Robbykills is right in that some of the most well read solo hikers and adventurers (like Ethan Becker and such) do consider their machete as their most valuable survival tool, but most of the time these survival gurus are hacking thru desolute jungle and such, which it doesn't sound like what you're planning. But, if you continue to read on from these same hiking/camping gurus, in the situations you are most likely to encounter, they would most likely carry a small foldable camp saw and a 4" knife. These two tools will be far more usable for your daily applications. Just a thought.
yeah I think I might take a hatchet. The camp saw is a good idea but I know places out here a knife over 3" is illegal where as a machete is viewed as a tool and can be carried. I suppose its a loophole that exists because generally you can tell within 10 seconds whether someone walking down the street with a in plain sight machete is legit or not.....
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Old 03-13-08, 07:11 AM
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Originally Posted by Robbykills
the safety issue and "looking for trouble" argument
I wouldn't have it strapped to my side like a gun in a holster, I would probably have my tent or something else covering it on a rack. I too think its a bad idea to ride around brazenly with a big knife, like you want someone to mess with you. Hence it would be somewhat intelligently packed.
Also it would be nice to have in the off chance of encountering any rabid animals or dogs just in case (I don't have any illusions of overcoming a bear though).

I don't see what is so ridiculous about asking about taking a CAMPING tool on what is essentially a long CAMPING trip.
If someone had a bunch of camping gear which included a machete, I wouldn't think twice about it. However, if all they had was say, a machete and a bottle of tequila, then I might think twice about their motives.
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Old 03-13-08, 08:12 AM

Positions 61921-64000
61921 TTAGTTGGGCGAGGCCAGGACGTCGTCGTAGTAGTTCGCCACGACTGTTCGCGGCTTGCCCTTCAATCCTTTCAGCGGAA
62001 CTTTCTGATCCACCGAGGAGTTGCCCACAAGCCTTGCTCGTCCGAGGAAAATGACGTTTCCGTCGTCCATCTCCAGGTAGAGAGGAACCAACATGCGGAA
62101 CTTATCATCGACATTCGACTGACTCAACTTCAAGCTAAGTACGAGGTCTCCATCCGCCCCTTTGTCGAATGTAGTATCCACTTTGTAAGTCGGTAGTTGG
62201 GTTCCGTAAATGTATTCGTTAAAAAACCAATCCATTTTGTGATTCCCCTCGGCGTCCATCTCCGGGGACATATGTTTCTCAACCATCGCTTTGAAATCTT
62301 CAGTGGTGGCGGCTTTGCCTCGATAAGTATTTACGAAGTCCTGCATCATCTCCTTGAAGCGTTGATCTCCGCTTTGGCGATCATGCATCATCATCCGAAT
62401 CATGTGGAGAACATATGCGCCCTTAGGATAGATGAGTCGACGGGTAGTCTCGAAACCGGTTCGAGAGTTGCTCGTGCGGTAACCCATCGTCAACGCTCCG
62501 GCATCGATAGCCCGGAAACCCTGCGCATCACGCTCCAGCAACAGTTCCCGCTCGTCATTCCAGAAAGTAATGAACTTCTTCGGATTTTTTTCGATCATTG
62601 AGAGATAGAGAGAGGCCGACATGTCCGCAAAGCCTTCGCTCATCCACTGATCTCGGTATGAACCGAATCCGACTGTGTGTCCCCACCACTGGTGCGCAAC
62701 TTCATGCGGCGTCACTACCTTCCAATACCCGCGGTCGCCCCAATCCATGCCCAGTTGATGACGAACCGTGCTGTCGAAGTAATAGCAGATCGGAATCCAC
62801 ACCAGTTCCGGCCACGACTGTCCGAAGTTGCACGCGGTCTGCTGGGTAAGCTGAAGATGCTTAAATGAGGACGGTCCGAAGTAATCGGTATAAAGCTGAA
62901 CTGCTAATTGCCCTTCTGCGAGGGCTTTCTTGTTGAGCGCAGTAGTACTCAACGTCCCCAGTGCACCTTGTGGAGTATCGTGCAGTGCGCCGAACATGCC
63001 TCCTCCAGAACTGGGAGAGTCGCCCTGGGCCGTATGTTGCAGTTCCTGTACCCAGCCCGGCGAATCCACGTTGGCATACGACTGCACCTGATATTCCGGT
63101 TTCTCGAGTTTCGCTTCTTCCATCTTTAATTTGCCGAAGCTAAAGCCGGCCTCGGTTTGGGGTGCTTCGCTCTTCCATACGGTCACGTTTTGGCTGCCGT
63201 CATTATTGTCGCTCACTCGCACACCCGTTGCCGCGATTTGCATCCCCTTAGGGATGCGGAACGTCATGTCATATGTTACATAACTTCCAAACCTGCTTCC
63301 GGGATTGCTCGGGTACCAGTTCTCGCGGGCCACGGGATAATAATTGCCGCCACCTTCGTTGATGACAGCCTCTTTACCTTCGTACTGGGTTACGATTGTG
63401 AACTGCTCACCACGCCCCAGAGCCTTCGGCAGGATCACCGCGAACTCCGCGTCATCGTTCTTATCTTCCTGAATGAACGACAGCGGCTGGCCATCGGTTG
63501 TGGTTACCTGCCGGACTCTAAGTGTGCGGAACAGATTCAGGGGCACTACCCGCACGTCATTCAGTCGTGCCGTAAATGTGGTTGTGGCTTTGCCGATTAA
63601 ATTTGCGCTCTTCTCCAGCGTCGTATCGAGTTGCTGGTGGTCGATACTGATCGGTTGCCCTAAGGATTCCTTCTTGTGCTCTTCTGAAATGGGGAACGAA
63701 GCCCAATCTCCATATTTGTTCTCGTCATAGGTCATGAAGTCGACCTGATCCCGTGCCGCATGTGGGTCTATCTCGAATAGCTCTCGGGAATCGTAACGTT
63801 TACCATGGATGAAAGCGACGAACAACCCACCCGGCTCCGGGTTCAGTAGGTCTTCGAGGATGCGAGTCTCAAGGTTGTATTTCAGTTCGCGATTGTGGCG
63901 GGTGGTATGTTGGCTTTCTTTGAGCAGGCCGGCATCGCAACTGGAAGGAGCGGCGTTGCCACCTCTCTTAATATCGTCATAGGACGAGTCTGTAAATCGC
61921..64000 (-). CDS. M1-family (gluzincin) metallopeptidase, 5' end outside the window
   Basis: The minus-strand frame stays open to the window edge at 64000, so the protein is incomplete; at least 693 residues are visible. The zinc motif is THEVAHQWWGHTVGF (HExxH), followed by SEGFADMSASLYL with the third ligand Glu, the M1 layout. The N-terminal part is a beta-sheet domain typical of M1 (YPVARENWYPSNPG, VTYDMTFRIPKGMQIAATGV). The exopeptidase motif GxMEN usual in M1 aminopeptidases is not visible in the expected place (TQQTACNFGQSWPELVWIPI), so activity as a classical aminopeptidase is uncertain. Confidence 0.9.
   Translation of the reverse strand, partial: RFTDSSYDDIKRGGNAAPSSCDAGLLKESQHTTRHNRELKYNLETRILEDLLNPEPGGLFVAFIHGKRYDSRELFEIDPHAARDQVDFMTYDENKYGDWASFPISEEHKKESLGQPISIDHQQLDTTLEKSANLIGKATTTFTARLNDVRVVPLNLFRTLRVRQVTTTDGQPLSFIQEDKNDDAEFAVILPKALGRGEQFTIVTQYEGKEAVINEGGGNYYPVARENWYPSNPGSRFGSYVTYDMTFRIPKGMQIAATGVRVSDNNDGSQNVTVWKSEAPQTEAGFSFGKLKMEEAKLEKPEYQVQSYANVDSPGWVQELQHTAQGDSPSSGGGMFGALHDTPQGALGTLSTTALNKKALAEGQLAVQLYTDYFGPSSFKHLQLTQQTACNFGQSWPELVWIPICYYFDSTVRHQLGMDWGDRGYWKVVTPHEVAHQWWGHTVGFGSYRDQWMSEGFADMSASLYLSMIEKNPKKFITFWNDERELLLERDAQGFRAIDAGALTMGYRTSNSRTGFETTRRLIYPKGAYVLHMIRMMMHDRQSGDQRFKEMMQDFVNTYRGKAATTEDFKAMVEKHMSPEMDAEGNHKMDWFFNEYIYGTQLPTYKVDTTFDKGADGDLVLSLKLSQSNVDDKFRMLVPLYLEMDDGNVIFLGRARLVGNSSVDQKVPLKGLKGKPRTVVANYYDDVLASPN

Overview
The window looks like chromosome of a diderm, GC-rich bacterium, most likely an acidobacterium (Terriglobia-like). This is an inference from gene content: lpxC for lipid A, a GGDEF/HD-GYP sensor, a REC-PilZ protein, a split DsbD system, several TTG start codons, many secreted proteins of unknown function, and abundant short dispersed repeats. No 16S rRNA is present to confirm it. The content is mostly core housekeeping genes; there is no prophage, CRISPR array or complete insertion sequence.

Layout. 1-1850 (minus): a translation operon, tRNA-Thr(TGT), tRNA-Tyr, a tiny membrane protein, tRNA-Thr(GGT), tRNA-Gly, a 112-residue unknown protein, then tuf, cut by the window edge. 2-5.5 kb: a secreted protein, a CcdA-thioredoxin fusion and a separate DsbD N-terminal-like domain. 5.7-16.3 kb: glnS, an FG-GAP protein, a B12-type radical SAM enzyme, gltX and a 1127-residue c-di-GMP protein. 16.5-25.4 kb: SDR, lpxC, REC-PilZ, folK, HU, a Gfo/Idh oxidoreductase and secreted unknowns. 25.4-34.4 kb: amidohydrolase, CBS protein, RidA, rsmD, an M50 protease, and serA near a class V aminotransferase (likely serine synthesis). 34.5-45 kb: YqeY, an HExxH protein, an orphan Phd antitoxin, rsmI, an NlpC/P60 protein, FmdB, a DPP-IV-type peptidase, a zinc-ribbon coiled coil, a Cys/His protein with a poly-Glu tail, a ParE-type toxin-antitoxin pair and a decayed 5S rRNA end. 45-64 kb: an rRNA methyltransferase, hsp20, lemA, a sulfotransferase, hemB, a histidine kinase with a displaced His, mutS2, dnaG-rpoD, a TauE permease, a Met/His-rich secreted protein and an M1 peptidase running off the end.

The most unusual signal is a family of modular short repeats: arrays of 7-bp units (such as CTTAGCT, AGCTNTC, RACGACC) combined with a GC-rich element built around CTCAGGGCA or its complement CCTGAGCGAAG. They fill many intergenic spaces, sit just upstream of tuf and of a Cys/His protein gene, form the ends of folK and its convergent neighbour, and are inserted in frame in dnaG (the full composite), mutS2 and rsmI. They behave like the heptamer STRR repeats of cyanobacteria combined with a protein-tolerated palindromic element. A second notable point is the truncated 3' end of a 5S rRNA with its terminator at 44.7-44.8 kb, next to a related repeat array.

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Originally Posted by Robbykills
I don't see what is so ridiculous about asking about taking a CAMPING tool on what is essentially a long CAMPING trip.
Maybe because you asked about a weapon. You were pretty clear that was a big part of the reason for carrying it.

Let me address the tool aspect. I rode across the country this past Summer and the only blade I carried was about 2" long. It was quite adequate for any task that came up. It was mostly used for spreading peanut butter and slicing vegetables. Not one single time did I wish for a tool to clear brush (or for a weapon for that matter).

Regarding the being "messed with" issue. I can't really relate to that one. FWIW: I have ridden in Newark Delaware several times. I live just inside the Baltimore beltway and one of my longer training rides back in my racing days was to ride to Newark Delaware and back (a bit over 100 mile round trip). I can't say that in my 50 years of riding, including the years I commuted in iffy neighborhoods and downtown Baltimore, was there one single instance where I wished for a weapon.

I have had hostile comments made, but never felt that they ever rose to the level that I was very concerned.

On tour I was always amazed by the kindness and generosity of the local folks.

I would think that if you are constantly being "messed with" that you are doing something wrong. You are either putting yourself in bad situations or giving off the wrong vibe. On tour I would encourage you to be open, trusting, and friendly. I would encourage you to look people in the eye when you speak to them (ALWAYS take off the shades before speaking to local folks especially in rural areas).

About 99.9% of most cross country routes are rural and small town (as in double digit population). There just aren't too many roaming bands of hostile teenagers to "mess with" you You may run into a small handful of jerks, but none are likely to be a problem unless you have the wrong attitude or give off a hostile vibe.

The vibe thing can't be overstressed. If you think people are hostile and you expect trouble it it will find you. There was only one person who we met the whole summer who had problems. The only difference I could see between him and the scores of others we met was that he was constantly talking about how hostile the locals were and how aggressive the drivers were. While every one else talked about how well treated they were this guy had some kind of problem in town after town. People were often unkind toward him and generally made him feel unwelcome, but even he never was in a situation where he felt he needed a weapon.

As far as camping goes we camped for free in city parks, churchyards, or outside firehouses a lot of the time. We stayed inside at churches, or in peoples homes some of the time and paid $4-12 in state on national parks some. Just a few times we spent $20 or so for a campsite.